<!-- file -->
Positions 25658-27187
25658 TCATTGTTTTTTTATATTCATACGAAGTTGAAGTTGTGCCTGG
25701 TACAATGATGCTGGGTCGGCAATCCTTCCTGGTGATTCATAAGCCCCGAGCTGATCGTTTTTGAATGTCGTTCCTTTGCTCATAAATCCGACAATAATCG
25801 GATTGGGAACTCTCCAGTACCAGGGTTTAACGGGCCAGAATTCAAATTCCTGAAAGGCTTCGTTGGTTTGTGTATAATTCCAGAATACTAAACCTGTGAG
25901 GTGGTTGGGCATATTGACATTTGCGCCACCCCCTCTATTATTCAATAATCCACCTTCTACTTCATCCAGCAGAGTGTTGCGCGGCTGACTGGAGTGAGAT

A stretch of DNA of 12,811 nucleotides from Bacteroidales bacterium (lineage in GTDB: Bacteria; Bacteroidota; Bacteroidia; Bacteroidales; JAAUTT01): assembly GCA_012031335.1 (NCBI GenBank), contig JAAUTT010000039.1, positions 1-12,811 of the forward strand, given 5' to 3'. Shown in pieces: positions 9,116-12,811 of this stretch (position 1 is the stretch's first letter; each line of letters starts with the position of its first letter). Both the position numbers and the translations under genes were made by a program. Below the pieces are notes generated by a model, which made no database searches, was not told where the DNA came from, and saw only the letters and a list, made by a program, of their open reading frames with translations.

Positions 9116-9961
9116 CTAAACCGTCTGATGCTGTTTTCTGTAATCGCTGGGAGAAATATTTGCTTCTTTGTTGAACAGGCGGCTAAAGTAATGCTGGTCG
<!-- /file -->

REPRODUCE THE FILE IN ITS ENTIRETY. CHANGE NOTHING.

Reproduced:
Positions 25658-27187
25658 TCATTGTTTTTTTATATTCATACGAAGTTGAAGTTGTGCCTGG
25701 TACAATGATGCTGGGTCGGCAATCCTTCCTGGTGATTCATAAGCCCCGAGCTGATCGTTTTTGAATGTCGTTCCTTTGCTCATAAATCCGACAATAATCG
25801 GATTGGGAACTCTCCAGTACCAGGGTTTAACGGGCCAGAATTCAAATTCCTGAAAGGCTTCGTTGGTTTGTGTATAATTCCAGAATACTAAACCTGTGAG
25901 GTGGTTGGGCATATTGACATTTGCGCCACCCCCTCTATTATTCAATAATCCACCTTCTACTTCATCCAGCAGAGTGTTGCGCGGCTGACTGGAGTGAGAT

A stretch of DNA of 12,811 nucleotides from Bacteroidales bacterium (lineage in GTDB: Bacteria; Bacteroidota; Bacteroidia; Bacteroidales; JAAUTT01): assembly GCA_012031335.1 (NCBI GenBank), contig JAAUTT010000039.1, positions 1-12,811 of the forward strand, given 5' to 3'. Shown in pieces: positions 9,116-12,811 of this stretch (position 1 is the stretch's first letter; each line of letters starts with the position of its first letter). Both the position numbers and the translations under genes were made by a program. Below the pieces are notes generated by a model, which made no database searches, was not told where the DNA came from, and saw only the letters and a list, made by a program, of their open reading frames with translations.

Positions 9116-9961
9116 CTAAACCGTCTGATGCTGTTTTCTGTAATCGCTGGGAGAAATATTTGCTTCTTTGTTGAACAGGCGGCTAAAGTAATGCTGGTCG